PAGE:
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The Suidoosterfees ("South Easter Festival") is an Afrikaans arts festival.

Sometimes written as Suidooster-fees, or (wrongly) even two words - Suidooster Fees. Also known as the Burger-Suidoosterfees after its chief sponsor.


The concept was developed by Christa van Louw and the Stigting vir die Bemagtiging deur Afrikaans ("Foundation for the empowerment of Afrikaans”, under mentorship of Jakes Gerwel, as part of the debate ongoing on Afrikaans. The aim was to provide an antithesis to the perceived insularity and "whiteness" of the KKNK and the many other Afrikaans festivals in the country at that time. The idea was that Afrikaans should serve as a common denominator and the basis for a festival in an environment where Afrikaans is the dominant language. It is thus described on the website[1] as: a festival "seamless in terms of language (even though the majority of productions are in Afrikaans), race, gender, political affiliation and faith".

For the same reason the interesting name chosen for the festival refers to the famous prevailing southeaster wind (affectionately referred to as the "Cape Doctor") and is a locally understood metaphor for another one of the central aims of the festival, i.e. to promote healing and reconciliation between the peoples of the Western Cape and the country through Afrikaans, "to enhance people’s sense of dignity and the loss of cultural identity...[and]...counteract the deterioration of all South Africans’ sense of cultural identity"[2].

Since its initiation, the festival was positioned as a multicultural event with Afrikaans as the common denominator. The festival is an important forum for cultural cross-pollination, ranging from intellectual discourse to physical interaction. The board of the Suidoosterfees conducted research on the needs of Afrikaans people across a wide spectrum. Results showed that the capacity of the arts to enhance people’s sense of dignity is often underutilised. Mutual conversation and synergy are important aspects of the festival. Festivals have an obligation to develop its audiences and to counteract the deterioration of all South Africans’ sense of cultural identity.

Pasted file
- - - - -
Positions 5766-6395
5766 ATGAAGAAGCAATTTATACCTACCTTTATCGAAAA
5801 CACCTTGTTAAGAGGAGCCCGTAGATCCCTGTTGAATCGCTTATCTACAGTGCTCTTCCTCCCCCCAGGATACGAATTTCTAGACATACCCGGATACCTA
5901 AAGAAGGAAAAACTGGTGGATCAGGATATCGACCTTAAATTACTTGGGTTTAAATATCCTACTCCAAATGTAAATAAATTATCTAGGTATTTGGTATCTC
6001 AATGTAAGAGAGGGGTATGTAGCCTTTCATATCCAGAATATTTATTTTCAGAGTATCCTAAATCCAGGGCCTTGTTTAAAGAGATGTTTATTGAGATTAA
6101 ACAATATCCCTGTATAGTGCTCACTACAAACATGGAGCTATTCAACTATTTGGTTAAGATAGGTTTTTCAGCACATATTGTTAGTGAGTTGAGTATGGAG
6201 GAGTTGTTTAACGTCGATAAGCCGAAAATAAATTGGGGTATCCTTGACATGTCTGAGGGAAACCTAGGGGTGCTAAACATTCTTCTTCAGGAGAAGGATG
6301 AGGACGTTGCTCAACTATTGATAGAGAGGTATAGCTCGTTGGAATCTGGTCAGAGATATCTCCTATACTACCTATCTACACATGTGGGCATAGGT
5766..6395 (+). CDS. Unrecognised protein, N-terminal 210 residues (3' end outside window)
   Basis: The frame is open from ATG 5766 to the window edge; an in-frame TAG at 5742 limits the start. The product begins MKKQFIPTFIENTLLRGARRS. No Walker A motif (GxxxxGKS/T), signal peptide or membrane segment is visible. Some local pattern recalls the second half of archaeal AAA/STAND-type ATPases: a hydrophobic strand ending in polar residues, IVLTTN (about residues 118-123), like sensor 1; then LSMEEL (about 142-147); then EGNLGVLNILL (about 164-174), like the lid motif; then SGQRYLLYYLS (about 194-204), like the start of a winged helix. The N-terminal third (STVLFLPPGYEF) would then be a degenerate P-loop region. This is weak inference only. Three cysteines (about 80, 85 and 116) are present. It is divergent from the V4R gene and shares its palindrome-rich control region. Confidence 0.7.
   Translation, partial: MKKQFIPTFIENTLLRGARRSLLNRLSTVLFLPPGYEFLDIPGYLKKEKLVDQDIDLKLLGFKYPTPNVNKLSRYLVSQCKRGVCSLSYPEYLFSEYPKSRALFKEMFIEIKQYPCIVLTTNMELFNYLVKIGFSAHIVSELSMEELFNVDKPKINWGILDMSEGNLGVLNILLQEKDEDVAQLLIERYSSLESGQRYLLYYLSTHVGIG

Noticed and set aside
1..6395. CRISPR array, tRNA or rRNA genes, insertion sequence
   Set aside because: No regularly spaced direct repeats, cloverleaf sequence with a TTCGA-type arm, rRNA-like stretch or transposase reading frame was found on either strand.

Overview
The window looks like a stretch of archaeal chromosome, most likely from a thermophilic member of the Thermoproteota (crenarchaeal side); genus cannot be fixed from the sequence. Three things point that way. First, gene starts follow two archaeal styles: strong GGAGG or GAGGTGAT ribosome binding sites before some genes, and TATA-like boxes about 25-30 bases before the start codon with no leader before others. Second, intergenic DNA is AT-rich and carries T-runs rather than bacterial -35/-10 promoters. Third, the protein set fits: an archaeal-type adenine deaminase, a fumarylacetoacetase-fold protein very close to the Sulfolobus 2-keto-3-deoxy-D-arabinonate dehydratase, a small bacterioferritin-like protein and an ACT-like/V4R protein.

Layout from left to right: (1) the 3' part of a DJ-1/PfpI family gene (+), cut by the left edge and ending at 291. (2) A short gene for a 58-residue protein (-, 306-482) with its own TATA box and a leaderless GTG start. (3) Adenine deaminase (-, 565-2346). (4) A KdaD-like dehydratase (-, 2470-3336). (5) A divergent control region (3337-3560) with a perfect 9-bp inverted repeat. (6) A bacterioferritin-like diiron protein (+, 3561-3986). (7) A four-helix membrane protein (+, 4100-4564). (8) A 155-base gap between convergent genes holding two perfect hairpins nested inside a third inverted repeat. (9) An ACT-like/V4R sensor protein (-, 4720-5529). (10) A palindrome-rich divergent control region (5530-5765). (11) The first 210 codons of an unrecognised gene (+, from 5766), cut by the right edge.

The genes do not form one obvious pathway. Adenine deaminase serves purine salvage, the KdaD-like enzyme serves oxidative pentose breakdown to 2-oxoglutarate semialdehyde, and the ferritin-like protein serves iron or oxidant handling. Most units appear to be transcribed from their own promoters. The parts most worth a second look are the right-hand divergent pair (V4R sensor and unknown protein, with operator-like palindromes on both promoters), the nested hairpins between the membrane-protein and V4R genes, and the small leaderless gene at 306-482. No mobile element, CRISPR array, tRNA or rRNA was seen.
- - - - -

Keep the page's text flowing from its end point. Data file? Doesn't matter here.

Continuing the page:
Originally held at the University of the Western Cape and the Peninsula Techikon, the first festival took place in 2003.

However, by 2006 it had grown to such an extent that, for logistical reasons (e.g. in order to attract more attendees and to improve accessibility), the festival was relocated to the Artscape Theatre Complex and other more public and accessible venues in and around Cape Town in 2007.


The Suidoosterfees has presented productions of operas over the years, including:

2008: La Serva Padrona

2009: La Scala di Seta

2011: Der Fliegende Holländer

2012: Viva la Mamma

2015: The Medium


Wayne Muller. 2018. A reception history of opera in Cape Town: Tracing the development of a distinctly South African operatic aesthetic (1985–2015). Unpublished PhD thesis.

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